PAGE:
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THE LATEST ARTICLES
NEWSLETTERS
Yulia Navalnaya
WASHINGTON February 21, 2024
An insider’s dispatch from the annual Munich Security Conference: Yulia Navalnaya’s heart-stopping address, the ghosts of American delegations past, the feverish chatter surrounding Mike Johnson, Russia-Ukraine anxieties, and much more.
alexey navalny
WASHINGTON February 19, 2024
Alexey Navalny wasn’t simply a powerful oppositional leader or visionary. For many Russians, he was the future leader of a post-Putin Russia—a cosmopolitan democracy that espoused freedom and equality. Now that he is gone, his widow Yulia is taking up the fight.
Amaney Jamal
WASHINGTON February 13, 2024
Amaney Jamal, the Palestinian-American dean of Princeton’s School of Public and International Affairs, on polling inside a war zone, whether both sides still support two states, and how Palestinians are processing a generational calamity.
Brett McGurk
WASHINGTON February 6, 2024
Everyone in Washington has an opinion of McGurk, the controversial Blob star, president whisperer, and veteran foreign policy player. But is he a cunning opportunist or simply the best diplomat in a town filled with them?


The Biden administration, of course, has been trying to prevent the escalating violence from spiraling into all-out regional war.
WASHINGTON January 30, 2024
The White House is reserving its right to strike back at Iran “at a time and in a manner of our choosing,” after the death of three U.S. service members in Jordan. But the stalling tactic is pissing off a lot of people in Washington who want Biden to send a more forceful message—fears of escalation be damned.
American officials are privately frustrated by the view, held by Russia, that the U.S. government will do absolutely anything to bring American hostages home, no matter what they’ve done and no matter where they are in the world.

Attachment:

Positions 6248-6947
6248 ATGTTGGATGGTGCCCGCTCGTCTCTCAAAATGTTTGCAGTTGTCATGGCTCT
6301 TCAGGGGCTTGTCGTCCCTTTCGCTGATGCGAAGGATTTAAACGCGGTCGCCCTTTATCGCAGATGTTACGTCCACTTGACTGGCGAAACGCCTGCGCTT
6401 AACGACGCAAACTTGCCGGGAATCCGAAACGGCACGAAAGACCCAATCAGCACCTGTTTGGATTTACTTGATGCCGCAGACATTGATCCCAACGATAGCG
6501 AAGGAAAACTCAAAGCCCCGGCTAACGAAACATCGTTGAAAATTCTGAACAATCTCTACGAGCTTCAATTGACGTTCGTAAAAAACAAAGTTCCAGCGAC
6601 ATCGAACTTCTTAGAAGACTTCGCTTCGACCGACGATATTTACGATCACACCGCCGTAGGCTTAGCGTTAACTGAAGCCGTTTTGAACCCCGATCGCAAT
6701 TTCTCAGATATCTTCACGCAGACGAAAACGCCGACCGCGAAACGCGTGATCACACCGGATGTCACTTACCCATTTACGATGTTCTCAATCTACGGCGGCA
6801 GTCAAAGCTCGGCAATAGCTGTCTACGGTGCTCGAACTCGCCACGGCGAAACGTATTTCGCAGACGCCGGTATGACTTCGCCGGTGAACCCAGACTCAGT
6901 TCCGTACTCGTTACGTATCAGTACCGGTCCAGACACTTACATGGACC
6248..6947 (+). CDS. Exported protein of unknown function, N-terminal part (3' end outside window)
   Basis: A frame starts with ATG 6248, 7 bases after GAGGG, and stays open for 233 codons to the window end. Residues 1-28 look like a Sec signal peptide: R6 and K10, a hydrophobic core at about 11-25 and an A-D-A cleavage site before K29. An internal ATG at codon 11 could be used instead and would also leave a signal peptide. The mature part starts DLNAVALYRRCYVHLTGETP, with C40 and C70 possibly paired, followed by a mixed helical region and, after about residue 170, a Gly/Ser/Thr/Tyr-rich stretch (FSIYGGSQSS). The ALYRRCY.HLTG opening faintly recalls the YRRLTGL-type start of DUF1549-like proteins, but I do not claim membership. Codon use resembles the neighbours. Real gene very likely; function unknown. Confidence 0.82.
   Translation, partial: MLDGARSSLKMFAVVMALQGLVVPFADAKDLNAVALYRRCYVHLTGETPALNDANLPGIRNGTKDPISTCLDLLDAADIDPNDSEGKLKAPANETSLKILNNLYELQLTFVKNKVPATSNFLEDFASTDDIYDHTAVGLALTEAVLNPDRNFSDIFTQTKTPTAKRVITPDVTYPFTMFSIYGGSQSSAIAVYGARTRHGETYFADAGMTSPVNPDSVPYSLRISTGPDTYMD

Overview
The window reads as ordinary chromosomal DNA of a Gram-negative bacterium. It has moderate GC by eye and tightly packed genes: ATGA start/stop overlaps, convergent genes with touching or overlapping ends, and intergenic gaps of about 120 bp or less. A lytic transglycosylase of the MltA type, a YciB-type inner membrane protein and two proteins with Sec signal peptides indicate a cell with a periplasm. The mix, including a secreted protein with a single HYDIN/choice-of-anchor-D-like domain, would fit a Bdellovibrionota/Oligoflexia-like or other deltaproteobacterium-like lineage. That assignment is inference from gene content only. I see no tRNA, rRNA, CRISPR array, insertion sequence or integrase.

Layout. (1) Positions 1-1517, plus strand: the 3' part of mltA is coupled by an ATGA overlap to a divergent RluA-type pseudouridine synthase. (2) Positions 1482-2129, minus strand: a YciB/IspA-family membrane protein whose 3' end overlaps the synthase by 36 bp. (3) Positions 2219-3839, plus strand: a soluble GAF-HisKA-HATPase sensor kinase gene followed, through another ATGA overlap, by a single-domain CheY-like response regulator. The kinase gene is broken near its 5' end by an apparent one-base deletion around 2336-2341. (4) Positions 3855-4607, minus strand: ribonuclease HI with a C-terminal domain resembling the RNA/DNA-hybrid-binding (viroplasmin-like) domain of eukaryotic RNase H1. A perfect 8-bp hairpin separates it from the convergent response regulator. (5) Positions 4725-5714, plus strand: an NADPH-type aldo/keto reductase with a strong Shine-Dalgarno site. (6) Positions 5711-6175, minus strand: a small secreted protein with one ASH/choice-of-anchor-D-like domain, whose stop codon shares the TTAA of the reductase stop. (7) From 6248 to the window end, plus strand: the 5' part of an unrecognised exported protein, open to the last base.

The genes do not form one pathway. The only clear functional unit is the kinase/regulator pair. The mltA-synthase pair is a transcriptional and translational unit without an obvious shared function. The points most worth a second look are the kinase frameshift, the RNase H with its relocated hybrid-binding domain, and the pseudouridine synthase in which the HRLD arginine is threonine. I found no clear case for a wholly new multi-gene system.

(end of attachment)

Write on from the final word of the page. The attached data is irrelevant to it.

WASHINGTON January 23, 2024
As another American is arrested in Russia, giving Putin more leverage for prisoner swaps, Biden officials are growing frustrated that some see a U.S. passport as a get-out-of-jail-free card. And Robert Woodland—now Robert Woodland Romanov—is no Brittney Griner.
David Scheffer, then the Clinton administration’s roving U.S. ambassador for war crimes, visits Kosovo in 1998.
WASHINGTON January 15, 2024
A follow-up conversation with David Scheffer about South Africa and Israel at The Hague.
Any remaining good will between Pretoria and Jerusalem has completely evaporated during this war as both South Africa and Israel have pulled their ambassadors from the other’s capital.
WASHINGTON January 9, 2024
Assessing South Africa’s accusations with David Scheffer, a founding father of the International Criminal Court.


Israel’s national security minister (and convicted extremist) Itamar Ben-Gvir and finance minister Bezalel Smotrich are both openly advocating for the mass resettlement of Palestinians.
WASHINGTON January 3, 2024
After a strategic assassination, is Bibi’s government finally heeding Biden’s warnings to wrap up the most intense phase of fighting and pursue a more targeted approach?
The Mariupol bombardment was relentless, and it focused mostly on civilian infrastructure, on hospitals, schools, theaters, and residential buildings.
WASHINGTON December 27, 2023
In conversation with Mstyslav Chernov, the Ukrainian videographer, about his Oscar shortlisted documentary, capturing the siege of Mariupol, the horrors of the invasion, and when and how the war ever ends.
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